Welfare. Physiotherapist or osteopath? Both wish you well

The professions of massage therapist and osteopath seem close and are sometimes confused. While there are some similarities between the two approaches, major nuances exist between these professionals and their practices.

A different status

First difference: the masseur-physiotherapist is a health professional. Like doctors or midwives, he is registered with an order, his actions are governed by the Public Health Code and can be reimbursed by Medicare when he intervenes on medical prescription.

Conversely, osteopathy is not a health profession but falls within the framework so-called unconventional care practices, in the same way as hypnosis, mesotherapy or chiropractic. It is therefore not covered by Medicare, but more and more complementary health insurance offers reimbursement for one or more sessions per year.

Physio: “prevent, maintain, restore”

At the end of his 5 years of studies concluded by a State diploma (1 year of selection and 4 years of preparation for the diploma), the physiotherapist will have learned a certain number of techniques which he will mobilize “with the aim of preventing the alteration of functional capacities, of contributing to their maintenance and, when they are altered, of restoring or compensating for them”describes the Ministry of Health.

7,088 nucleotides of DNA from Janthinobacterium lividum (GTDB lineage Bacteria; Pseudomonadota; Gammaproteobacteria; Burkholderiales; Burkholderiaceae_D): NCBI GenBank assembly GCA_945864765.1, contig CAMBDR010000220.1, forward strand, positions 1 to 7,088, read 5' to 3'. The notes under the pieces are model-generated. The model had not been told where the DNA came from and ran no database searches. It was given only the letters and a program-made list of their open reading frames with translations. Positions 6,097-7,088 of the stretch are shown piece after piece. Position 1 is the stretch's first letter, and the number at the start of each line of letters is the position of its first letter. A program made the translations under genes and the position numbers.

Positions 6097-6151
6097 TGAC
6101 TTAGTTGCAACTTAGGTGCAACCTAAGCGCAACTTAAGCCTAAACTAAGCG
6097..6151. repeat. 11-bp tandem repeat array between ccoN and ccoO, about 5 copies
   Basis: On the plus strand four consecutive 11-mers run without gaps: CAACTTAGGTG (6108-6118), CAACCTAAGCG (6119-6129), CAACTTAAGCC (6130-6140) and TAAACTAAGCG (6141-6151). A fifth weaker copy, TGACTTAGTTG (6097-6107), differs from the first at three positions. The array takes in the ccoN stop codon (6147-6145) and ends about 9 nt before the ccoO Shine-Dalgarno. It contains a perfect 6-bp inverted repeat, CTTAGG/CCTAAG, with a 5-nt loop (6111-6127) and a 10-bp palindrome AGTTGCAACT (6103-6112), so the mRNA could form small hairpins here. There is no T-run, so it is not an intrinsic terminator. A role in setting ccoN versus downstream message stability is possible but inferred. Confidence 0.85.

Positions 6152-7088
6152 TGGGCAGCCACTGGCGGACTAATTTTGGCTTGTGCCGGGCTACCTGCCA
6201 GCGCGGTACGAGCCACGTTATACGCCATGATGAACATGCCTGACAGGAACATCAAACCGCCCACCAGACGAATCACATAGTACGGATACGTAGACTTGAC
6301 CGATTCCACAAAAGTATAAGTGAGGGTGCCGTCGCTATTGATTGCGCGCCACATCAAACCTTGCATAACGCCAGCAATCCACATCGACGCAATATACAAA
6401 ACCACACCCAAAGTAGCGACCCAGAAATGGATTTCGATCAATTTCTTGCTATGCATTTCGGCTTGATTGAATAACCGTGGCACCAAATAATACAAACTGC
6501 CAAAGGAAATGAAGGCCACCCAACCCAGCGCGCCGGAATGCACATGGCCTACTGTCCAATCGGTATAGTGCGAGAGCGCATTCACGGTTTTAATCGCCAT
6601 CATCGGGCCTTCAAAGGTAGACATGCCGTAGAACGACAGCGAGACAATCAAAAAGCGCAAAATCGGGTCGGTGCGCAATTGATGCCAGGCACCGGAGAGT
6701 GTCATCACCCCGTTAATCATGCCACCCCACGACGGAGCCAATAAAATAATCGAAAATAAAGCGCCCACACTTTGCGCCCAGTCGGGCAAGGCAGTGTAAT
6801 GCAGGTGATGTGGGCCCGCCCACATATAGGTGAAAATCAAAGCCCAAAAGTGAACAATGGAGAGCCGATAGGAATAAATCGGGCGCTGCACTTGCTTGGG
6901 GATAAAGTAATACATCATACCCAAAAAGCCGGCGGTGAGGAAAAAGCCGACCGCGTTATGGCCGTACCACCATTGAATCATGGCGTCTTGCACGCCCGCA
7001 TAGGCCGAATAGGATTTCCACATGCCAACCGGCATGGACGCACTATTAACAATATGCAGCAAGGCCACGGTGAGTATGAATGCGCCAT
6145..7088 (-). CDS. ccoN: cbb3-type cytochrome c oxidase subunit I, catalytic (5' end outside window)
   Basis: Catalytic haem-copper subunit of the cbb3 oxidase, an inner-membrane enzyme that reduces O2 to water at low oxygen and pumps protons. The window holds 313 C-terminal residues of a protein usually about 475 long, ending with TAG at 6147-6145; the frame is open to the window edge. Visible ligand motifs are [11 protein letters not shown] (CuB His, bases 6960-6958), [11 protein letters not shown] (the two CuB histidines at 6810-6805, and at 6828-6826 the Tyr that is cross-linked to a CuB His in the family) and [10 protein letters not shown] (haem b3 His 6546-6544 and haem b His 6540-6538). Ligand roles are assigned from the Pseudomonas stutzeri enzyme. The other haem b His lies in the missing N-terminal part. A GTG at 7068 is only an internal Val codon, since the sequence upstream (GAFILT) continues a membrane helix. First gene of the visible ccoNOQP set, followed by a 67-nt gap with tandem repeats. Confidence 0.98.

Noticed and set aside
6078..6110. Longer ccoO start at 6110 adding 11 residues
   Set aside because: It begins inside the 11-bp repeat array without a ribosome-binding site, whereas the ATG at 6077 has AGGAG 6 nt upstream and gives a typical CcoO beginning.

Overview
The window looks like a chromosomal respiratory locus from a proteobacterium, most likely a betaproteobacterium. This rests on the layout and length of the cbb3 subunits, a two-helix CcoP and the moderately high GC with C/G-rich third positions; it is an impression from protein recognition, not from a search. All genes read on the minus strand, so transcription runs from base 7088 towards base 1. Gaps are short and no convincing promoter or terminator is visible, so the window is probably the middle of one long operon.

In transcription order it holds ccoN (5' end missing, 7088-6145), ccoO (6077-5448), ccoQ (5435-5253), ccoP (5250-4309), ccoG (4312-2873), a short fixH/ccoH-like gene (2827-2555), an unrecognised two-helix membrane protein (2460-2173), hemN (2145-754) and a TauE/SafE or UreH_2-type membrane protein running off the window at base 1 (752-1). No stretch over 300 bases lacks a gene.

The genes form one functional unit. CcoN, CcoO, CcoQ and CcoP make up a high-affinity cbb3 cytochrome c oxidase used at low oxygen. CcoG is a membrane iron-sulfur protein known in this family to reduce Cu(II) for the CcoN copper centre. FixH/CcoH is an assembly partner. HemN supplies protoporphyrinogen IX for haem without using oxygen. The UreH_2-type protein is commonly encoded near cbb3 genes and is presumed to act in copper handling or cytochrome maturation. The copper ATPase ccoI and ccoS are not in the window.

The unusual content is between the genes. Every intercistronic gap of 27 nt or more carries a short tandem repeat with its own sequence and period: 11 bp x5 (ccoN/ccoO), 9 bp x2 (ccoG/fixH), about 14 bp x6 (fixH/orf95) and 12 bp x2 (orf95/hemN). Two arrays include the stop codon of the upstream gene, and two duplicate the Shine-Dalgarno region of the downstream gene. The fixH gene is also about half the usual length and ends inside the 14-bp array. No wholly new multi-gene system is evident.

More concretely, the masseur-physiotherapist intervenes on the loss of mobility or flexibility of the joints or certain areas of the body, after an accident or an operation for example, but also to relieve pain or correct bad postures. For this, he uses manual techniques (massages, stretching) or instrumental techniques (medicine ballultrasound, water, heat, cold, etc.).

Osteo: “global approach”

The osteopath holds a diploma prepared in 5 years within an establishment approved by the Ministry of Health. It is there that he acquires the bases of his discipline “Patient-centered, which emphasizes the relationship between the structures and functions of the body, stimulates the body’s natural ability to heal itself and promotes a whole person approach to all matters relating to health and well-being. development of good health, mainly through manual treatment”according to a common definition of European representatives of the discipline, adopted in 2015.

Clearly, the osteopath considers the body as a whole and acts on its mobility via gentle manual techniques or manipulations in order to trigger its self-healing mechanisms. However, it should be noted that scientific work differs as to its real effectiveness.

Who to consult?

If you have sudden sciatica or suffer from chronic low back pain, start by consulting… your doctor, who can prescribe medication to relieve the pain. He will then direct you, if he deems it necessary, to a physiotherapist. You will then benefit from several sessions, reimbursed by Medicare.

But you can also, on your own initiative, make an appointment with an osteopath: some studies suggest that osteopathy could be effective against back pain.

If you are tempted by both approaches, you can also not choose: some massage therapists complete their training in order to obtain the title of osteopath and combine the two disciplines.

Sources: Health insurance, Ministry of Health, legifrance.fr, French union of osteopaths, BMJ – September 2022

Welfare. Physiotherapist or osteopath? Both wish you well